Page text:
Financial news

Wall Street rides trade optimism to record highs

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Via Reuters Finance

(Reuters) – U.S. stocks inched to fresh record highs on Friday, as investors remained optimistic about improving trade relations between Washington and Beijing in the run-up to the holiday season.

FILE PHOTO: Traders work on the floor at the New York Stock Exchange (NYSE) in New York, U.S., December 17, 2019. REUTERS/Brendan McDermid

All three major stock indexes have been trading at record levels for over a week, boosted by the announcement of an initial U.S.-China trade agreement and upbeat economic indicators.

U.S. Treasury Secretary Steven Mnuchin said on Thursday the long-awaited trade deal had been penned down and would be signed in early January, dispelling fears of another escalation in the tariff dispute.

Beijing, however, later dodged questions about specific details about the agreement.

“While we’re waiting to hear the details of a deal, what we’re not doing is increasing tariffs,” said Art Hogan, chief market strategist at National Securities in New York. “We’re not escalating, and that’s what the market cares about.”

The S&P 500 .SPX hit a record high for the seventh straight session on Friday, its longest streak since October 2017. With gains of nearly 28% this year, the benchmark index is eyeing its best annual performance since 2013.

The Dow Industrials .DJI and Nasdaq .IXIC touched all-time highs for the second straight session.

(GRAPHIC: S&P 500 Records – here(5).jpg)

Markets are likely to become volatile on Friday due to “quadruple witching,” where investors unwind positions in futures and options contracts before their expiration.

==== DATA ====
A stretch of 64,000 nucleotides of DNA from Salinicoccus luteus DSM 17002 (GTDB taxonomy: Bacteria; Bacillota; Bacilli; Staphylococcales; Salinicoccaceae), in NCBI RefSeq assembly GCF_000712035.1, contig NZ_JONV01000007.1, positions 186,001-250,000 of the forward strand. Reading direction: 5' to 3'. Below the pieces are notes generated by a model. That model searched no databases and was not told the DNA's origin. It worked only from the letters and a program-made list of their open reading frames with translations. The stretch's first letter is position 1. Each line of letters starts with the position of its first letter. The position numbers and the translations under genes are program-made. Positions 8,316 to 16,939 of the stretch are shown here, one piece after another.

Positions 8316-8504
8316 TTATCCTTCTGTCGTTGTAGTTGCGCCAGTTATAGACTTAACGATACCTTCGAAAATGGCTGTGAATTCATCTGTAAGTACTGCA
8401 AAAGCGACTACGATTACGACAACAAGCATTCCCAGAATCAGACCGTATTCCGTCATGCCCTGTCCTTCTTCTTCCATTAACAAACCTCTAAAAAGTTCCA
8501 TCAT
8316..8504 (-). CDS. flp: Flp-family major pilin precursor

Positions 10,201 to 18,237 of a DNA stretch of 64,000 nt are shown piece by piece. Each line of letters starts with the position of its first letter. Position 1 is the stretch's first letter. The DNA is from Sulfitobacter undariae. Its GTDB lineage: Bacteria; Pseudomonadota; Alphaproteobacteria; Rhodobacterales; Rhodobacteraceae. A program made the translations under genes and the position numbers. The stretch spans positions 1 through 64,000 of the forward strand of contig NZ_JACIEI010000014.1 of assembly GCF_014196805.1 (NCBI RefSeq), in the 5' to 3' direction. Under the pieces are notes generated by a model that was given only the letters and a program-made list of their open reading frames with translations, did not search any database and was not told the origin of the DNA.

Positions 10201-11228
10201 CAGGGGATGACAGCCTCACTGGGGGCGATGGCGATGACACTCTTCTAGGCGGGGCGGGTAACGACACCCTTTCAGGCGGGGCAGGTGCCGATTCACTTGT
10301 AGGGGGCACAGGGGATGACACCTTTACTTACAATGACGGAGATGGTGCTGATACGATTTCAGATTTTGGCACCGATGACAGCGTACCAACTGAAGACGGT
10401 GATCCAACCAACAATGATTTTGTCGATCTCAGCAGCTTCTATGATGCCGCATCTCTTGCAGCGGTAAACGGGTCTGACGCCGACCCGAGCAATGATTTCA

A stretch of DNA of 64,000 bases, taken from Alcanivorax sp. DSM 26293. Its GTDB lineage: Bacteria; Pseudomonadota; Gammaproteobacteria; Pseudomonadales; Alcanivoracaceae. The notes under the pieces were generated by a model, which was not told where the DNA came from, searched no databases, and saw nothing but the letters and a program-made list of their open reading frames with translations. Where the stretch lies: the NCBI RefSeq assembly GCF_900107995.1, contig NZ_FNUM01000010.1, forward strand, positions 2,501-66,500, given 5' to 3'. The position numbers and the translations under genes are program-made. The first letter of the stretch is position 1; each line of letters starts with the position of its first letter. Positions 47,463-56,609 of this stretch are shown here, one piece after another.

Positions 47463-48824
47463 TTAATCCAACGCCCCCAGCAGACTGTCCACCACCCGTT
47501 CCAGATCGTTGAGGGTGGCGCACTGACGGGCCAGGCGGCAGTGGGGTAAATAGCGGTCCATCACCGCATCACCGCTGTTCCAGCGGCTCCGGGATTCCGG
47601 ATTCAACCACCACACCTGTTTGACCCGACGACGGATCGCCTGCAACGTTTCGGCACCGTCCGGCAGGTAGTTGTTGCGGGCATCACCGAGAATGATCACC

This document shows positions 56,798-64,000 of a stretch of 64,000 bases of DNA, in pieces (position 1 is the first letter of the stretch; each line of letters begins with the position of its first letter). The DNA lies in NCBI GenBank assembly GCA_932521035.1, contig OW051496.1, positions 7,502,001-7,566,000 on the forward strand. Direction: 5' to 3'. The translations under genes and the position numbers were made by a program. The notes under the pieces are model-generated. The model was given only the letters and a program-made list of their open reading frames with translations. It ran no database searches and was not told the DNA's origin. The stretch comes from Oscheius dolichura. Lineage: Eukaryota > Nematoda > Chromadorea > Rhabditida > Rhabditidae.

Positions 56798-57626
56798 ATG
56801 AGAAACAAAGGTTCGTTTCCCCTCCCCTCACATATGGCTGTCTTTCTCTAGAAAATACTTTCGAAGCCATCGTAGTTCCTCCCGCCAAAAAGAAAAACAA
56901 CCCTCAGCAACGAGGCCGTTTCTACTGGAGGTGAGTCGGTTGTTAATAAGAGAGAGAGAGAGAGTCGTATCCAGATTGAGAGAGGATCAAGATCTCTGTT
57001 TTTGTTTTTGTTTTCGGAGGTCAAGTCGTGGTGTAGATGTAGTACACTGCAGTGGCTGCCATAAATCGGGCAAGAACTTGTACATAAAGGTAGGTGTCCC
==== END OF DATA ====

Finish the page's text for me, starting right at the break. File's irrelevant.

At 10:12 a.m. ET the Dow Jones Industrial Average .DJI was up 82.01 points, or 0.29%, at 28,458.97, the S&P 500 .SPX was up 11.94 points, or 0.37%, at 3,217.31 and the Nasdaq Composite .IXIC was up 20.43 points, or 0.23%, at 8,907.65.

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The Commerce Department said on Friday consumer spending rose 0.4% last month, in line with expectations, as households stepped up purchases of motor vehicles and spent more on healthcare.

Nike Inc (NKE.N) fell 1.7% after the world’s largest sportswear maker reported lower-than-expected growth in revenue from North America.

Boeing Co’s (BA.N) biggest supplier, Spirit AeroSystems Inc (SPR.N) dropped 1.4% after saying it would temporarily halt production of 737 MAX parts beginning Jan. 1. Boeing shares fell 1.0%.

Carnival Corp (CCL.N) rose 8.5% and was the biggest percentage gainer on the S&P 500, after the cruise operator forecast a 2020 profit largely above estimates.

Advancing issues outnumbered decliners for a 1.85-to-1 ratio on the NYSE and 1.13-to-1 on the Nasdaq.

The S&P index recorded 66 new 52-week highs and no new low, while the Nasdaq recorded 110 new highs and 21 new lows.

Reporting by Uday Sampath and C Nivedita in Bengaluru; Editing by Saumyadeb Chakrabarty and Shounak Dasgupta


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